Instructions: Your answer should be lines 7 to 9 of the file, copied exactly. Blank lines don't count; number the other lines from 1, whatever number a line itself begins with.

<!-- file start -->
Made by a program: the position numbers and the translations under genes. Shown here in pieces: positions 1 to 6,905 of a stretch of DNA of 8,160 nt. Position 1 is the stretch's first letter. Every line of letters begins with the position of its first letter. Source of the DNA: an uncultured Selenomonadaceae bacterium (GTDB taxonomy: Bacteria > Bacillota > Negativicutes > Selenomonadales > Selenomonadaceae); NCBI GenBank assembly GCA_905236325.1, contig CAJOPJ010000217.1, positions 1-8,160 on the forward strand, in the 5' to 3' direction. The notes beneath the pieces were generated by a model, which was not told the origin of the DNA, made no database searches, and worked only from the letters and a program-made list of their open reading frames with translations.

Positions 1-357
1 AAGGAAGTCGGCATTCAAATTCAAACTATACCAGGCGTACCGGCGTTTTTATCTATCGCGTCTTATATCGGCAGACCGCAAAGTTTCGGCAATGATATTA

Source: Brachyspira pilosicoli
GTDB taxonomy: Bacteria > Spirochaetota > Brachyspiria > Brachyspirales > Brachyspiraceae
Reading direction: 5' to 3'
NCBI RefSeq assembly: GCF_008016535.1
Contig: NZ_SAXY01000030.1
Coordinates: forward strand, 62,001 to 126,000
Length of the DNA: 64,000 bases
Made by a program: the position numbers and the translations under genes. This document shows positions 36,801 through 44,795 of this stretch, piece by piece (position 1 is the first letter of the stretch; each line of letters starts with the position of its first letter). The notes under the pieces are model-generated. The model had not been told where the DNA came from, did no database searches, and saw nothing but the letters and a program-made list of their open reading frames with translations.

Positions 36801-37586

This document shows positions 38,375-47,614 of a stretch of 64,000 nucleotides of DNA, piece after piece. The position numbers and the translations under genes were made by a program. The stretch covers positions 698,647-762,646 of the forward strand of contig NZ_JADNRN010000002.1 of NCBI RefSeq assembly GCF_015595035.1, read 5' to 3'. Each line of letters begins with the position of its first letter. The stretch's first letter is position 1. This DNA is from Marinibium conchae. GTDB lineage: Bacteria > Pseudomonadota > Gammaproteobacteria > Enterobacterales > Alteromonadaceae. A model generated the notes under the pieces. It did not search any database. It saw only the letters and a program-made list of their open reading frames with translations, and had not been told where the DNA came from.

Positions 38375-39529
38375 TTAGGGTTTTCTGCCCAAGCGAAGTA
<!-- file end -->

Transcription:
NCBI RefSeq assembly: GCF_008016535.1
Contig: NZ_SAXY01000030.1
Coordinates: forward strand, 62,001 to 126,000